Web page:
While very promising, it is not all clear skies ahead. Brookfield is one of the largest owners of both U.S. shopping malls and global office properties, two categories of real estate most impacted by the pandemic.
1. Malls were a controversial real estate asset even before the pandemic hit. The inexorable rise of e-commerce has reduced the need for retail space with many high-profile retail bankruptcies in recent years. Despite this headwind, Class A malls had fared well, with many thriving, while class B and C malls were under obvious strain. Class A malls tend to be large, well located, high traffic assets with premier national retailers and attractive on-site restaurant and entertainment options. Class A malls are more than a utilitarian place to get shopping done, they are an experience and social outlet. Most of Brookfield’s malls—and almost all of their mall net asset value—fall in this category.
For Class A malls, the pandemic was a blow, but recovery trends are promising. Foot traffic across malls was down more than 90% early in the pandemic, but it has improved and is now down just about 25% from normal levels. But purchase intention of those visiting malls today is now much higher, so store sales within malls are down perhaps 10-20% from normal. This increase in per visitor spending has surely benefitted from the massive government stimulus programs, but we are also far from fully reopened as a society. Our expectation is that most Class A malls will return to around pre-covid levels of foot traffic and store sales in the next year or so, and they will reclaim their role as a vibrant and valuable part of the retail landscape.
2. Office properties, in our view, have probably been more permanently impacted by the pandemic. Zoom, Slack, and other technology tools have made the home office a viable substitute to the office building. There are many good reasons for returning to the office—team building, cultural indoctrination, accountability, social, etc.—but many employees prefer working from home, at least part-time, and companies will accommodate them to varying degrees. The office will continue to be an essential hub for almost all companies with white-collar workers, but at the margin, fewer people in the office at any given time will probably mean diminished square footage needs.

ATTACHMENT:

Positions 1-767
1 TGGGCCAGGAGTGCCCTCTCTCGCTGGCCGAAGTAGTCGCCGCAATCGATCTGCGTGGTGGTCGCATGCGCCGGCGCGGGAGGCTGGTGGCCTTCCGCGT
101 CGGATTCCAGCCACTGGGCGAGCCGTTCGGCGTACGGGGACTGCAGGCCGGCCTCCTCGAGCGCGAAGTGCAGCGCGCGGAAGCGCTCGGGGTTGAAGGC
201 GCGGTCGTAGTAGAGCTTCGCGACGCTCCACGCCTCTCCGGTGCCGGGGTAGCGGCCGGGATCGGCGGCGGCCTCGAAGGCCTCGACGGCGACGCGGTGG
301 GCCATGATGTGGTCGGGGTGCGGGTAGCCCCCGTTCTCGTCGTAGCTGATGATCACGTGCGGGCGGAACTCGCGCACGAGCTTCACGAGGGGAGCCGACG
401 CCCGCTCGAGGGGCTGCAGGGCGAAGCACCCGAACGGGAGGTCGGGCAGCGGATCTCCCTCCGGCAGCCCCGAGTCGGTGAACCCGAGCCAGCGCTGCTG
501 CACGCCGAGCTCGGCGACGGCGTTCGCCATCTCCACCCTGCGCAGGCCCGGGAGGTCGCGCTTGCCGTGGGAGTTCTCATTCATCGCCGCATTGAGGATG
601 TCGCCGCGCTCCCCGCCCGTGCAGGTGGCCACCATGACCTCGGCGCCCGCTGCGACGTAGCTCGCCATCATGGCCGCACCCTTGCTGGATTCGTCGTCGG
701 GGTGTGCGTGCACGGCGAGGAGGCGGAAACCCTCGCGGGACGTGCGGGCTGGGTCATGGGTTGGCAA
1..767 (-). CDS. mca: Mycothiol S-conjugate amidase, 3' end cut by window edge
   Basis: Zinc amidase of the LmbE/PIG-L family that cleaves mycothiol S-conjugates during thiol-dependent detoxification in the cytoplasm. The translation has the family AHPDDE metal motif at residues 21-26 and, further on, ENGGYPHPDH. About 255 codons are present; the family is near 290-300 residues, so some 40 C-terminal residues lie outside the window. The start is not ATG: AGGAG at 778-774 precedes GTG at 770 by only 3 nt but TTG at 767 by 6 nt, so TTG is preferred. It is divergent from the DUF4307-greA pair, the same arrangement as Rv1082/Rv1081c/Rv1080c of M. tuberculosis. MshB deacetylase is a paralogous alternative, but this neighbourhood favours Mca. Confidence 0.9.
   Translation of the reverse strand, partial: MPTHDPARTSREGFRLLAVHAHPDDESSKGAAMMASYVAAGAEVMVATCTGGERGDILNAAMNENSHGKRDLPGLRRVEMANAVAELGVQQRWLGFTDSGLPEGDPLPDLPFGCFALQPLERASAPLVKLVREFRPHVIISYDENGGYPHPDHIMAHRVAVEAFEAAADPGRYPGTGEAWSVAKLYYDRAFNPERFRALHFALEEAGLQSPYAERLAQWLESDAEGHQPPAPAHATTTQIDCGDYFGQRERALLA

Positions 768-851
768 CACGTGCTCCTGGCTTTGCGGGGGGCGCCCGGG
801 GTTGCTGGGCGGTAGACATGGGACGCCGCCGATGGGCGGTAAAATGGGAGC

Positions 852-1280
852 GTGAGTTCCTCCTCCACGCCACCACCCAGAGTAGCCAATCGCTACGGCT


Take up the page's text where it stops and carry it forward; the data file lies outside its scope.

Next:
Office buildings tend to have very long lease terms; Brookfield’s typical lease is more than ten years long and it has an 8.2-year average remaining lease life across the portfolio. So, any change that does occur is likely to unfold over a very long period of time as leases roll off. We do not expect a step function change in demand or office building economics, but rather a persistent headwind. Instead of our pre-covid assumption of slow and steady cash flow growth from Brookfield’s office portfolio, we now expect it to be more stagnant.
Understandably, over the last year, there has been much concern about Brookfield’s mall and office exposure. This weighed heavily on the stock in 2020, and, while past the level of peak concern, we believe it is still contributing to negative sentiment. By our calculation, Brookfield’s mall and office assets compose only a mid- to high-teens percentage of our firm-wide sum-of-the-parts value. So, malls and offices are very important, but not nearly as important to intrinsic value as the narrative around the stock suggests.
For the reasons summarized earlier, we do not believe Brookfield’s malls and office properties will be a calamity; we think that they will ultimately achieve an acceptable investment return. Yet management would argue that our view is too conservative. Seeing opportunity, they have recently agreed to purchase the remaining interest in Brookfield Property Partners (the publicly listed entity holding most of its mall and office assets) that Brookfield does not already own. Upon completion, we estimate mall and office properties will compose a low 20s% of firm value.
At the end of the quarter Brookfield was trading at a 17% discount to our estimate of sum-of-the-parts value, and at a mid-teens multiple of our next twelve months look-through cash earnings estimate —an appealing absolute valuation level and a modest discount to the average multiple where the stock has traded over the last several years. We believe Brookfield, even if malls and office assets languish, can grow from $280 billion of fee-bearing capital today to nearly $500 billion over the next five years. With this double-digit CAGR, and the free cash flow the business produces, we believe that Brookfield should continue delivering mid-teens compounding of cash earnings per share.
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We thank you for entrusting your capital to us. We will continue to do our best to protect and grow your investment over time.
Broad Run Investment Management, LLC